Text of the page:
Watch out! They bite!
Honey bees bite. It’s a fact. In a paper published yesterday in the online journal PLOS ONE, scientists reveal that when an enemy is too small to sting, the resourceful honey bee just chomps down on the critter and gives it a good dose of 2-Heptanone. The purpose of the paper, titled “The Bite of the Honeybee: 2-Heptanone Secreted from Honeybee Mandibles during a Bite Acts as a Local Anaesthetic in Insects and Mammals,” was to examine the properties and role of 2-Heptanone within the honey bee colony.
The original belief was that 2-Heptanone, which is secreted by the honey bee mandibles, may be used as an alarm pheromone to alert other colony members of danger. But a series of experiments showed that no defensive response was triggered in the colony by the presence of the chemical. However, further investigation of the properties of 2-Heptanone showed that it acts similarly to the anesthetic Lidocaine.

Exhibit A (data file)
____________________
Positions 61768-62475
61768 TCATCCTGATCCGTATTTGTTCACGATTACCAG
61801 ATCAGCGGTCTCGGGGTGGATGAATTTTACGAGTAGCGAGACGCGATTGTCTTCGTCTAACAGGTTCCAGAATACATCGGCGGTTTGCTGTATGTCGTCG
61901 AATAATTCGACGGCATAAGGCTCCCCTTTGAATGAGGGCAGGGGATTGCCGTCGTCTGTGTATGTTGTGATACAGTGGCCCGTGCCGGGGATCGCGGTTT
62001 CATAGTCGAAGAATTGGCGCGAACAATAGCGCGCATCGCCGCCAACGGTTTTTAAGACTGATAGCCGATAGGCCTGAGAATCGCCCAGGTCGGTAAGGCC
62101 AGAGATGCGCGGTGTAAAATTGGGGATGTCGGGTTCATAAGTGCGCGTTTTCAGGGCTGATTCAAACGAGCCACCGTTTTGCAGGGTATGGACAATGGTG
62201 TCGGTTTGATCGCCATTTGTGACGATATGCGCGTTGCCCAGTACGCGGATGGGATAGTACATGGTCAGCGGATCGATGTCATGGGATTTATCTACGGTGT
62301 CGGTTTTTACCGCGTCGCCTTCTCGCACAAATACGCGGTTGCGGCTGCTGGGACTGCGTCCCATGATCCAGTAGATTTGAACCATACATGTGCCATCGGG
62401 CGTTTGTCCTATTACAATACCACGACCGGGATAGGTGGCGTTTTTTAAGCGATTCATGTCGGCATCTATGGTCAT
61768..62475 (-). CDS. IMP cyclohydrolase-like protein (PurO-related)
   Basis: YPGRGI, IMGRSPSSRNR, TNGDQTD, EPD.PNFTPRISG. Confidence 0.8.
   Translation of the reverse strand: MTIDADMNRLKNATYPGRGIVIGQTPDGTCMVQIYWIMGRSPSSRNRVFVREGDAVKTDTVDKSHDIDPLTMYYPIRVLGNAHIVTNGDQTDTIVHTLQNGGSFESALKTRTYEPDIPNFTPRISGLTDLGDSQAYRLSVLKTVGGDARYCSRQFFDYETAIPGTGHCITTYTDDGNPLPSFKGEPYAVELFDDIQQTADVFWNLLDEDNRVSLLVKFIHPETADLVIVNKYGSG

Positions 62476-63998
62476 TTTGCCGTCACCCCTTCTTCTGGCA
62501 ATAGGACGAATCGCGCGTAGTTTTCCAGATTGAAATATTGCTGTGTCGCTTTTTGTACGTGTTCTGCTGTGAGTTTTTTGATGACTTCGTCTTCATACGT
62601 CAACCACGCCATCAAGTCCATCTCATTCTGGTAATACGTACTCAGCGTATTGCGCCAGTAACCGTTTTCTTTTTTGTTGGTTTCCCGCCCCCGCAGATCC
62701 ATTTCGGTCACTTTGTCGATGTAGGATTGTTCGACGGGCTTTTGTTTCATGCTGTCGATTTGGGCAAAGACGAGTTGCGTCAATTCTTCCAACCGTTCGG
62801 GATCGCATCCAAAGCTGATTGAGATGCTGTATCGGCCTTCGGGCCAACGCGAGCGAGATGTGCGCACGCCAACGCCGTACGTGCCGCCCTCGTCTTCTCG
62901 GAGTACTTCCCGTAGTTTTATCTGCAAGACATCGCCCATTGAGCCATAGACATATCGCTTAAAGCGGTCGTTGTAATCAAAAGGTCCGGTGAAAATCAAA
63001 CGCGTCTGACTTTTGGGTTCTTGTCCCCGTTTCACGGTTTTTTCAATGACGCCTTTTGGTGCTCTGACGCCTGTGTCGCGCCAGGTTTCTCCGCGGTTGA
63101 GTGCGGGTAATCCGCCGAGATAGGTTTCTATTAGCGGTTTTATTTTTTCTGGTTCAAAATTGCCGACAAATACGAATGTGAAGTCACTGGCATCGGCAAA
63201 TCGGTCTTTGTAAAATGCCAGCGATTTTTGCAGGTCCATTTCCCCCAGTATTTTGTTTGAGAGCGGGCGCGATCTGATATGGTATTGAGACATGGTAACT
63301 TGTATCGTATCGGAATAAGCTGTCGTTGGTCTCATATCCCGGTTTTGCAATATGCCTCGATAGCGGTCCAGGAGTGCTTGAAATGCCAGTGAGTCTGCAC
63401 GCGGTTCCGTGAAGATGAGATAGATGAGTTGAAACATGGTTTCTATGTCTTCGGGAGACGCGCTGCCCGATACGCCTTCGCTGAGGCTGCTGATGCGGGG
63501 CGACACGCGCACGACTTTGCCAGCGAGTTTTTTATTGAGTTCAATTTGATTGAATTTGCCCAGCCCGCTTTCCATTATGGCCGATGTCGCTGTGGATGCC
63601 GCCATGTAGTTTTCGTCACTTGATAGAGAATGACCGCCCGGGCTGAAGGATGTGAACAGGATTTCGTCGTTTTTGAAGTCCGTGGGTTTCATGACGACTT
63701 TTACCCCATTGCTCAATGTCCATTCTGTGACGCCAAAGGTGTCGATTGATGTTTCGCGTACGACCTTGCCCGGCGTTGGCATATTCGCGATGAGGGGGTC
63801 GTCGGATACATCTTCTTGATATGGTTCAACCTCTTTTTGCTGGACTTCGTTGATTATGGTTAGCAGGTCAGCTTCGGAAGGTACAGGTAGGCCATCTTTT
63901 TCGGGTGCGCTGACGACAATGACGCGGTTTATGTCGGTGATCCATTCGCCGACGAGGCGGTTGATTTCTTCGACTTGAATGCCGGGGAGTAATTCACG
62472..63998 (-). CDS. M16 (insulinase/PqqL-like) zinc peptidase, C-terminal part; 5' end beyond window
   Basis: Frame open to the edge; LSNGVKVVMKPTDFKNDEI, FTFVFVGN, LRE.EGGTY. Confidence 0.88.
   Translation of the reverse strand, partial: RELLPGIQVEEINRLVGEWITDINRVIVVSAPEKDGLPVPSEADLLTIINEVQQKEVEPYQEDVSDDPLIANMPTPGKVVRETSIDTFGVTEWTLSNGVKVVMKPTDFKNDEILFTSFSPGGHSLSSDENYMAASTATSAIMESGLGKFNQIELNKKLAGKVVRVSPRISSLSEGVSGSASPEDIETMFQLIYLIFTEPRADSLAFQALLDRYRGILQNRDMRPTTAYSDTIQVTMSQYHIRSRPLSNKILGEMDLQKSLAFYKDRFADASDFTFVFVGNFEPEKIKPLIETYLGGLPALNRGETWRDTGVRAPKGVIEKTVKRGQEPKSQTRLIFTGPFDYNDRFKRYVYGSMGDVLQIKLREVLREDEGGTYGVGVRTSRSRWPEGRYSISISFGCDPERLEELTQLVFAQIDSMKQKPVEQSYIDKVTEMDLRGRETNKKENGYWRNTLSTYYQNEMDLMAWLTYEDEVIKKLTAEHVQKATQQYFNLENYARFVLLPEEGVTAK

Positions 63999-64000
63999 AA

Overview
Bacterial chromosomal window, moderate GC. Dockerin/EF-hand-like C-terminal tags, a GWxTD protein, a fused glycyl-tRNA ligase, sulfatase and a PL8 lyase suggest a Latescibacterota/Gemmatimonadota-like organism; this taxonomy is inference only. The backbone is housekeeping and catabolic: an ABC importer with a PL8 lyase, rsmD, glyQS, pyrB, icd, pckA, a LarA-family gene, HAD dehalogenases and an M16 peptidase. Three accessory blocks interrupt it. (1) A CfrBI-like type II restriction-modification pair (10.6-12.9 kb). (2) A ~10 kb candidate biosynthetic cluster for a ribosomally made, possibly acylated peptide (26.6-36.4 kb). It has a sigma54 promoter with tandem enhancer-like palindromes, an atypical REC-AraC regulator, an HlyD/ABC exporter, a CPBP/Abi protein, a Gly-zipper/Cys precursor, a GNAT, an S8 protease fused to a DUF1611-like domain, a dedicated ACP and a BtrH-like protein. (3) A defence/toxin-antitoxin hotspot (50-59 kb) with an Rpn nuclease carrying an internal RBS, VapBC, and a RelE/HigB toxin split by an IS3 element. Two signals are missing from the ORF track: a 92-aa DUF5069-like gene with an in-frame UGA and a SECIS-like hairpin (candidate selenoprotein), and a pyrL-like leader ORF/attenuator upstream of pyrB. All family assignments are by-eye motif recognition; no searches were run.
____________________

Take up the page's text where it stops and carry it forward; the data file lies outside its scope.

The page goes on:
The researchers found that, during a strong defensive bite, muscular contractions release the chemical from a reservoir near the mandibles. The bee is able to pierce the cuticle of an enemy, such as a wax moth larva, and introduce the 2-Heptanone. The chemical paralyzes the larva for a few minutes—just long enough for it to be removed from the hive.
In other parasites, like Varroa destructor, the 2-Heptanone causes paralysis and death. The authors think that high levels of hygienic success in some honey bee colonies may be associated with a strong biting response, such that mites are not only groomed away but given a good bite with the deadly 2-Heptanone as well. The findings not only provide new insight into how honey bees protect their colonies but suggest other avenues for tackling the ubiquitous Varroa mite.
I’ve said it before—just when we think we know everything about honey bees, they surprise us one more time.